Cast & Crew
William A. Seiter
Sun Lo, the magistrate of Sanchow, China, begs Alfred Kruikshank and his wife to send their young ward Ching-Ching to safety when the village is invaded by bandits. Kruikshank refuses, even though Ching-Ching's parents were killed in a similar uprising. Sun Lo disobeys Kruikshank and sends her to Shanghai with his brother Chang, who steals her money and deserts her. After leaving Chang's boat in search of food, Ching-Ching translates for American tourist Tommy Randall as he purchases a souvenir, and the rake is charmed by her. Tommy takes her to meet his friends, with whom he is to sail that night, but when he leaves her to wait in his car, she runs after her dog when he chases a cat. Upon finding her gone, Tommy is disappointed and leaves to get drunk. Ching-Ching returns, climbs into the rumble seat to avoid the rain and falls asleep before the car is loaded onto the ship. The next morning, the frightened stowaway hides in the cabin of Susan Parker and Mrs. Hope, who are traveling to Bangkok to meet Richard Hope, Mrs. Hope's son and Susan's fiancé. Because of Tommy's playboy reputation, Susan becomes the child's temporary guardian. Tommy and Susan are attracted to each other, and soon Mrs. Hope catches him kissing her. Concerned, Mrs. Hope wires Richard to meet them ahead of schedule. One afternoon, Tommy, Susan and Ching-Ching go ashore at Hong Kong and attend a vaudeville show. Afterward, Tommy carries Susan across a muddy street just as Richard and Mrs. Hope walk by. The Hopes and Susan return to the ship, while Tommy and Ching-Ching visit a tapestry shop, where Tommy accidentally takes another child's hand, and consequently is jailed with Ching-Ching for kidnapping. The ship's captain bails them out, but Susan sees Tommy helping his drunken friends on the ship and assumes the worst. After the captain receives word that Ching-Ching must be sent to a missionary girls' home in Shanghai, Tommy is crushed to find out that, being a bachelor, he cannot adopt her. He asks Susan to adopt her with Richard, which she agrees to do. However, when Richard and his mother forbid the adoption, Susan breaks her engagement. Tommy and Susan marry in order to adopt the waif, but agree that the marriage will be in name only. When Susan goes to Reno for a divorce, Tommy tries to prove he has changed, but Susan is unswayed and becomes engaged again to Richard. Ching-Ching and Judge Booth conspire to trick Susan and Tommy into admitting they love each other, and the divorce is denied. Later, Ching-Ching sings to her new parents in front of their Christmas tree.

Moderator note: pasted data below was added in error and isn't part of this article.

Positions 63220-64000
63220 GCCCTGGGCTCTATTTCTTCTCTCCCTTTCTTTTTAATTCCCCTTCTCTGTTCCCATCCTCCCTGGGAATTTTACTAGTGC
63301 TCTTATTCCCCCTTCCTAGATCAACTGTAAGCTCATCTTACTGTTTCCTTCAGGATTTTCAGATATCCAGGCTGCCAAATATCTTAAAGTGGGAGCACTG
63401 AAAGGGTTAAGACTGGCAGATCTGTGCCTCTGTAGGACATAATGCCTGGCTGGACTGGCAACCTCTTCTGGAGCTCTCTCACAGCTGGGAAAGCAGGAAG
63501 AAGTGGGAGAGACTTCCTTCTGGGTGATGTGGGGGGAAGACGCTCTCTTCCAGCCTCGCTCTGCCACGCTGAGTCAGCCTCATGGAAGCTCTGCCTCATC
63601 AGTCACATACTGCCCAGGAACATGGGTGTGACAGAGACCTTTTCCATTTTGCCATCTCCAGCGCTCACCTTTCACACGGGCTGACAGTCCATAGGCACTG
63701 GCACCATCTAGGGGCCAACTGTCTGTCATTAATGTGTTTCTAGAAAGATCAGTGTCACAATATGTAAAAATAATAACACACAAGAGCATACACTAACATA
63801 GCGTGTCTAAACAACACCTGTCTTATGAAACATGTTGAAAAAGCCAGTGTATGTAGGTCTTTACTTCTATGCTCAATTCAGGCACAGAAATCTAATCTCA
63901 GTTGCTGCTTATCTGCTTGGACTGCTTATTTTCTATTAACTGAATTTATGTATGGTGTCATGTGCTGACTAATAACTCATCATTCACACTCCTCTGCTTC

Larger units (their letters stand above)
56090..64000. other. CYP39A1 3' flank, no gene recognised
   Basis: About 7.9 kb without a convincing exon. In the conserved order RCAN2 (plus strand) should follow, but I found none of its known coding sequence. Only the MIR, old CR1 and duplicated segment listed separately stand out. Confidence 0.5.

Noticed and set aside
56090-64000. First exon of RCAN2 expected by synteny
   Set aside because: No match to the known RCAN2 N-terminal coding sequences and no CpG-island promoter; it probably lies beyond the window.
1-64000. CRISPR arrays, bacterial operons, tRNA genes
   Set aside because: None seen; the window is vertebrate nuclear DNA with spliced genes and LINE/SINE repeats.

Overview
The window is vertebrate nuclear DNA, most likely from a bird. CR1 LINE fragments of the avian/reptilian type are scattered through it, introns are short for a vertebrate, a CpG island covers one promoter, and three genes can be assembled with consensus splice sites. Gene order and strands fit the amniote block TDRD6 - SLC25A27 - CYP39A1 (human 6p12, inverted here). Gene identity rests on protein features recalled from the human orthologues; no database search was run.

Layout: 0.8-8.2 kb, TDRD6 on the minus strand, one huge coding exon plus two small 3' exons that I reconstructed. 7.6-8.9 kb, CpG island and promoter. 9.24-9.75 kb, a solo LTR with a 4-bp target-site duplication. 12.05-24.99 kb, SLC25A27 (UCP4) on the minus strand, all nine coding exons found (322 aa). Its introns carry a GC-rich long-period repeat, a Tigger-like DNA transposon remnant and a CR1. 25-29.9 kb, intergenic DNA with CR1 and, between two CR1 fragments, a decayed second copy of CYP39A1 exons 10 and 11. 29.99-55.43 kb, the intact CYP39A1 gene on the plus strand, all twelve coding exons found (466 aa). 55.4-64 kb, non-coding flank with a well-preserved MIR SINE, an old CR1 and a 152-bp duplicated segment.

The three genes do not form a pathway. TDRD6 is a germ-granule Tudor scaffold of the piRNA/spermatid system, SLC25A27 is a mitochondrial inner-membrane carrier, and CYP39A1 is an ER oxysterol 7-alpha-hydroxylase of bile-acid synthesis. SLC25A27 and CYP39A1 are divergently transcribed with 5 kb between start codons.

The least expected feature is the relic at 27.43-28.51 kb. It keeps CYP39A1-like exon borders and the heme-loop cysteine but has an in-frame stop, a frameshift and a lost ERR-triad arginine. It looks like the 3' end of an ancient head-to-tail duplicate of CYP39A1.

William A. Seiter
J. Edward Bromberg
Helen Jerome Eddy
B. G. Desylva
Samuel G. Engel
Darryl F. Zanuck
Though her grown up costars (by this point, Gary Cooper, Lionel Barrymore, Janet Gaynor, Ginger Rogers, Adolphe Menjou) carped to the press about having had to play second fiddle to someone who could not even tie her own shoes, the balance sheet settled all arguments. Made for $200,000-300,000, Temple's films grossed well over a million each in their first run releases (with considerably more to be made in second run houses and in European rentals). By 1936, Temple was a seasoned professional who came to the set each day with her dialogue and stage directions memorized and expecting her costars to honor the same level of professionalism. During production of Stowaway, Temple's ordinarily infallible recall of her own dialogue seemed to falter for the first time in a scene played opposite Broadway veteran Helen Westley... until Westley realized that the only reason Temple had gone up on her lines was because she herself had left out a large chunk of the text. In preparation for her role, Temple learned over one hundred phrases in Mandarin ... an accomplishment that failed to impress the production's army of Chinese-American extras, most of whom spoke only Cantonese.